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Art and Identity in Mexico, from the Olmec to Modern Times
1999 Volume II


The history of the Americas in modern times is history that begins in several places. For most classrooms in the United States, that history begins with Massachusetts in 1620 or in Jamestown a few years earlier. In the Yale New Haven Teachers Institute seminar, Art and Identity in Mexico, from the Olmec to Modern Times, fellows worked together to see alternative strands in American history, and to understand how the question of identity in the past in Mexico relates to identity in the United States today. In particular we looked at other points of departure for the way we understand the history of the Americas: one can also begin with the rise of high civilization in North America, with the Olmec, c. 1200 BC, or with the invasion of the North American mainland by the Spanish in 1519.

Over a three-month period, fellows worked to gain specific understandings of the Mesoamerican past, the Spanish Colonial era, and of modern Mexico. Together, we worked on topics ranging from the development of works we call art from the earliest periods through the rise of numerous high civilizations during the first millennium, especially the Maya and Teotihuacanos, and on to the complexity of thought and art among the Aztec on the eve of the Spanish invasion. We looked at the new imagery that took root in New Spain, particularly of the Virgin Mary in her manifestation as Guadalupe, but also at the preoccupation with race and class that was reflected in the so-called Castas paintings. Finally, we turned to the remarkable artistic production of the twentieth century in Mexico, both among the Muralists and artists who turned to smaller-scale works.

At every point, fellows worked together and cooperatively. First, we worked to enhance the direct reading works of art, here in New Haven at the Yale University Art Gallery and Peabody Museum and to develop skills to use with students of various ages. Second, throughout the course, fellows presented small lesson plans, forcing seminar members to participate as if in a second grade, or perhaps a high school social studies class. Through these endeavors, fellows developed curriculum units that not only apply to a given class but also can easily be adapted to different situations and levels and used in English, Spanish, or ESL classrooms. In every case, the units have been developed to respond to state mandates regarding reading, writing, and mathematics curriculum: what these units show is that such mandates can be met using fresh and imaginative classroom projects.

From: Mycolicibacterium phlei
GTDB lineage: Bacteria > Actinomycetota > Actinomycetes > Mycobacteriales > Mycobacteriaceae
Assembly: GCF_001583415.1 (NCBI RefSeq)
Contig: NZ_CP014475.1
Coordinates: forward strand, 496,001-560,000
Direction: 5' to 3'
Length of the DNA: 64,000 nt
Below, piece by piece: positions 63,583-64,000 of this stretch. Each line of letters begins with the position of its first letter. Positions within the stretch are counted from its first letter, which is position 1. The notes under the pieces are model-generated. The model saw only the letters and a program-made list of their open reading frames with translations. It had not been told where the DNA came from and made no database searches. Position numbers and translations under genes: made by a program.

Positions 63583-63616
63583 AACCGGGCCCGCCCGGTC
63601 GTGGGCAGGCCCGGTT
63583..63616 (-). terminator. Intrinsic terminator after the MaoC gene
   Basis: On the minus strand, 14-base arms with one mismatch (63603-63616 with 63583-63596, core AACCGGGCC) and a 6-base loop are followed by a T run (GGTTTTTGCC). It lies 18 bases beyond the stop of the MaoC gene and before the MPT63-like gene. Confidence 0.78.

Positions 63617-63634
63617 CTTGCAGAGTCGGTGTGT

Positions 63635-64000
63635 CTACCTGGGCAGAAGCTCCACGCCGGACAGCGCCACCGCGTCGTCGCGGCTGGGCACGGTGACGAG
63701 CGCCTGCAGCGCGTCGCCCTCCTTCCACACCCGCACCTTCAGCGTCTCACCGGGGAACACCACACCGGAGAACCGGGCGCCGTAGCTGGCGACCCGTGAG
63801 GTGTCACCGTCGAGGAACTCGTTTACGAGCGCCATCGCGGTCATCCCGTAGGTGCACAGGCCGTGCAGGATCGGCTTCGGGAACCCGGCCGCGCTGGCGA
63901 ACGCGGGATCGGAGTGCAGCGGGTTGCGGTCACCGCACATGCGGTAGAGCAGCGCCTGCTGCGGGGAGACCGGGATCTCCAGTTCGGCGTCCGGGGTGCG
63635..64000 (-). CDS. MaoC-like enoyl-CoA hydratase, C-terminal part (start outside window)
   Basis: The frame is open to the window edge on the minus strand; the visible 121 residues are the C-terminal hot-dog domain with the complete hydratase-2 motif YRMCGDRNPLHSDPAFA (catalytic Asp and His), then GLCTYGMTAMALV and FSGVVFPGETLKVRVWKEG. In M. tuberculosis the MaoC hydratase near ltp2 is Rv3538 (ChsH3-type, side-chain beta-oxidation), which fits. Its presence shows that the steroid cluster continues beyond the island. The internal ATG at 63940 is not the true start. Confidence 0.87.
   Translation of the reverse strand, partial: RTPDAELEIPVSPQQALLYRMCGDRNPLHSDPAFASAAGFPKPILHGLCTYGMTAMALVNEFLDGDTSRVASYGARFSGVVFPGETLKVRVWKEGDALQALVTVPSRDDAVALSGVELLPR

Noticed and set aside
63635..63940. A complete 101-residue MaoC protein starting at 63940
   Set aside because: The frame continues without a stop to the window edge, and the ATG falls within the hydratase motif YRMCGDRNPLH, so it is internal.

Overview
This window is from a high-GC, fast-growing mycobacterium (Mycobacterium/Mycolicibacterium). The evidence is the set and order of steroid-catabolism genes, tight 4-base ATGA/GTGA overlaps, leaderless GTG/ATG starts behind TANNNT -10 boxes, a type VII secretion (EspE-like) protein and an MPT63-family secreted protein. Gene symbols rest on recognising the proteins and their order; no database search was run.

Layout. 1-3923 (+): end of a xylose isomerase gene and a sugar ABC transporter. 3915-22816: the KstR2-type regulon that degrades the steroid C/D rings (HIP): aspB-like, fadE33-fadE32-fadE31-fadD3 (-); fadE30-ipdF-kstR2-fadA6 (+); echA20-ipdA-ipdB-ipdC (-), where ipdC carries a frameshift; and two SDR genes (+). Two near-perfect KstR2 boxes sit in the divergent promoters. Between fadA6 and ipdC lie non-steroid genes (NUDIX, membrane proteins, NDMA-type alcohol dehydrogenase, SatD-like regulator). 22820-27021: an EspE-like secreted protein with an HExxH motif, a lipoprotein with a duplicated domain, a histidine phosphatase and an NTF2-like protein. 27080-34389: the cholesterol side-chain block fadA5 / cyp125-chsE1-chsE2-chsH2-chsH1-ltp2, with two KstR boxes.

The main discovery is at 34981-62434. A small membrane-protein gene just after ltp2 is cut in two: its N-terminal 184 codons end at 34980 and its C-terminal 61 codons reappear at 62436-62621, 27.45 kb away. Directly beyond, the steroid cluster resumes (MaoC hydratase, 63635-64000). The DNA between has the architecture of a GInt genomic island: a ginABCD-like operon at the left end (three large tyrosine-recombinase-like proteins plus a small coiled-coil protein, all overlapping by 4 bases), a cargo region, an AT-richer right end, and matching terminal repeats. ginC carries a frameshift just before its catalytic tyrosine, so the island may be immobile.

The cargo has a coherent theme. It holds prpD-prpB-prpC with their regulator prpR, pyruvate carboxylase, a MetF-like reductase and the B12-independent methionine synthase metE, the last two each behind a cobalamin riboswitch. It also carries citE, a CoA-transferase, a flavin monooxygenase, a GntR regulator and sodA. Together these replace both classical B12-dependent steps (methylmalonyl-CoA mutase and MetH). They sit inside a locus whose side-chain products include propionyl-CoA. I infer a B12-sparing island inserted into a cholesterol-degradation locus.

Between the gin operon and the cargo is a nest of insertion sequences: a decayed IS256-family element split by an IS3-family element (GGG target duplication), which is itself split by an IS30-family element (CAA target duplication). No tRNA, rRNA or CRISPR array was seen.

The resulting units that appear here range from focussed investigations of Maya and Aztec art and culture to new understandings of the works of Frida Kahlo. In every unit, hands-on projects play a key role: students can learn to make a work of modern Mexican folk art or play the rudiments of Mesoamerican music.
Others offer preparation for tackling long-term projects, such as extensive mural-making. Most also incorporate ways of using local resources particularly in terms of museums and WPA mural programs that can easily be adapted to other regions of the U.S. Fellows have provided key step-by-step guides to using compasses and learning the concepts of mapping, and they have made it possible to prepare a steaming platter of fresh tamales. In at least two units, fellows have written scripts of short plays that can be produced in the classroom. In short, these units provide the grounding for any investigation in school classroom of art and identity in Mexico.

Mary E. Miller

Vincent J. Scully Professor of the History of Art

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